A college with which I am affiliated discovered that its alma mater was written for a blackface minstrel show in the 1900s. Although the lyrics are innocuous, the school banned the song from this year's graduation and formed a group to discuss its future use, part of a campaign to make students aware of things they take for granted. Is this a good response, or should the school focus on more important issues? Is it unethical to sing the song? -- Julia DeIuliis, Philadelphia
Sing out -- full-throated, clear-conscienced. I would be reluctant to intone words that might wound, particularly my fellow students, particularly at graduation, an event they should enjoy unambivalently. (Save for the mounting terror of repaying their massive student debt.) But if, as you note, the lyrics of this alma mater are benign ("Hail to thee ... " and the like), then dubious origins need not force the college to abjure it. "Oh! Susanna," the first song for which Stephen Foster received a cash payment (two crisp $50 bills), the one that started his career, was first performed in minstrel shows, but that is no reason to purge it from the summer-camp repertory.
Much in our culture has evolved beyond its origins. To shake hands once demonstrated that you did not hold a sword, but to extend your hand today does not imply that you suspect another is armed. There are words we use in polite society despite their murky birth: "Philistine," for example, was a sort of ethnic slur. If the alma mater currently carries no toxic connotations, you need not eschew it.
The school's response is not only ethical but also admirable. It did what a college should: cultivate in its students an alertness to the historical origins and cultural implications of things around them. This particular project may be evaluated for its efficacy -- does it achieve this worthy goal? -- but should still be praised for its intent. And if from time to time such activities drift toward minor matters, that need not prevent the school from tackling more significant issues. The persistence of murder does not compel us to ignore burglary.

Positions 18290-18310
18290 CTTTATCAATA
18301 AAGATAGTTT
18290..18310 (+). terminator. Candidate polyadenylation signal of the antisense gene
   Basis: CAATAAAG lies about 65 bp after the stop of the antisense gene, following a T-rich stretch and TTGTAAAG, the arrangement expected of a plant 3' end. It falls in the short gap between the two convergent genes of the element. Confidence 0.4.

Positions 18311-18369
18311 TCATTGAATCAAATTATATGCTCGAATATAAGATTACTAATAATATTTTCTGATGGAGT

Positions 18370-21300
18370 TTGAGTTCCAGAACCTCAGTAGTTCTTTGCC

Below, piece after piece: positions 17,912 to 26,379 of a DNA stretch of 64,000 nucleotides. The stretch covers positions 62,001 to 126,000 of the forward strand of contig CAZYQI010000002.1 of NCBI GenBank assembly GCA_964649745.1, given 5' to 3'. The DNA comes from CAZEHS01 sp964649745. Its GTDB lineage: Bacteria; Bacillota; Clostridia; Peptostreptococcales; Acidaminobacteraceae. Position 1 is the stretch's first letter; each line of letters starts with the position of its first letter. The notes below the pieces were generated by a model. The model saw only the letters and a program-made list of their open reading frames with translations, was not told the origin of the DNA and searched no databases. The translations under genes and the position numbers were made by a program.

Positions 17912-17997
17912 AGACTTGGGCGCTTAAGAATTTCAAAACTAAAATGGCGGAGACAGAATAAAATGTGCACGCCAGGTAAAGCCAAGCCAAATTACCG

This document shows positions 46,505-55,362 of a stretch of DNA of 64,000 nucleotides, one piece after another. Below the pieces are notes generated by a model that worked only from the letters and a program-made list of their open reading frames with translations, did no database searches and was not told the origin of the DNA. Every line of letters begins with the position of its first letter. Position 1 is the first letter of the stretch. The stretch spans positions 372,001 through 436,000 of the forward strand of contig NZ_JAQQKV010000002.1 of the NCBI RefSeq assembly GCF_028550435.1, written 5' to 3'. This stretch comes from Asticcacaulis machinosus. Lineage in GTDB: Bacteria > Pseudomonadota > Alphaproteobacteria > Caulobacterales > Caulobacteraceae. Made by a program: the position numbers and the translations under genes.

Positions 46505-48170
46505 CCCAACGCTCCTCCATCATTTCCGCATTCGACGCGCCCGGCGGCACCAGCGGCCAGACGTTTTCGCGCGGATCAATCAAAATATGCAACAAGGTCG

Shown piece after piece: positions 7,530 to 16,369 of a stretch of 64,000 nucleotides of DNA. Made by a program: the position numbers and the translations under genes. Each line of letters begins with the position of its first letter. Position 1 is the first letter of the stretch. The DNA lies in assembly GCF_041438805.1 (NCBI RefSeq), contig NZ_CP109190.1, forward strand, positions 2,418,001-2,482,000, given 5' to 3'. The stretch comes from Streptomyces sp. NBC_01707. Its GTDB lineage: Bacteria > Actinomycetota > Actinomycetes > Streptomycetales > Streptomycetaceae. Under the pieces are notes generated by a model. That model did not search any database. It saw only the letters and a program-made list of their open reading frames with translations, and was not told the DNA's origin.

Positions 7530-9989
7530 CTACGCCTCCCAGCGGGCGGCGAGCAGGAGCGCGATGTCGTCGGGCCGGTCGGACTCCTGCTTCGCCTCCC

I live in the Czech Republic. When my girlfriend and I visited Karlstejn Castle near Prague, we noticed a discrepancy in the ticket prices. Foreign-language tours were twice the price of tours conducted in Czech. And where prices for the former were displayed in numerals, the latter were spelled out, making them incomprehensible to most foreigners, perhaps a way to avoid complaints. Foreign-language tour guides might command higher salaries, but is it ethical to charge two different prices? To display the prices in this way? -- Richard Conaway, Ostrava
There may indeed be legitimate reasons for these prices. They could reflect actual costs, as you note. Or they could be an odd incentive to encourage visitors to learn Czech. Or they could simply offer a discount to inspire Czechs to view their own national heritage, particularly apt if public money in any way supports the castle. (Here in the U.S., many state universities charge state residents less than students from elsewhere.) But whatever the reasons, sound or capricious, prices should be clearly marked so visitors can size up the situation and decide if they want to pay. If this sort of transparency leads to complaints, so be it. Castle managers should be prepared to explain their prices (or to pour boiling oil from the battlements onto visitors who besiege them with complaints).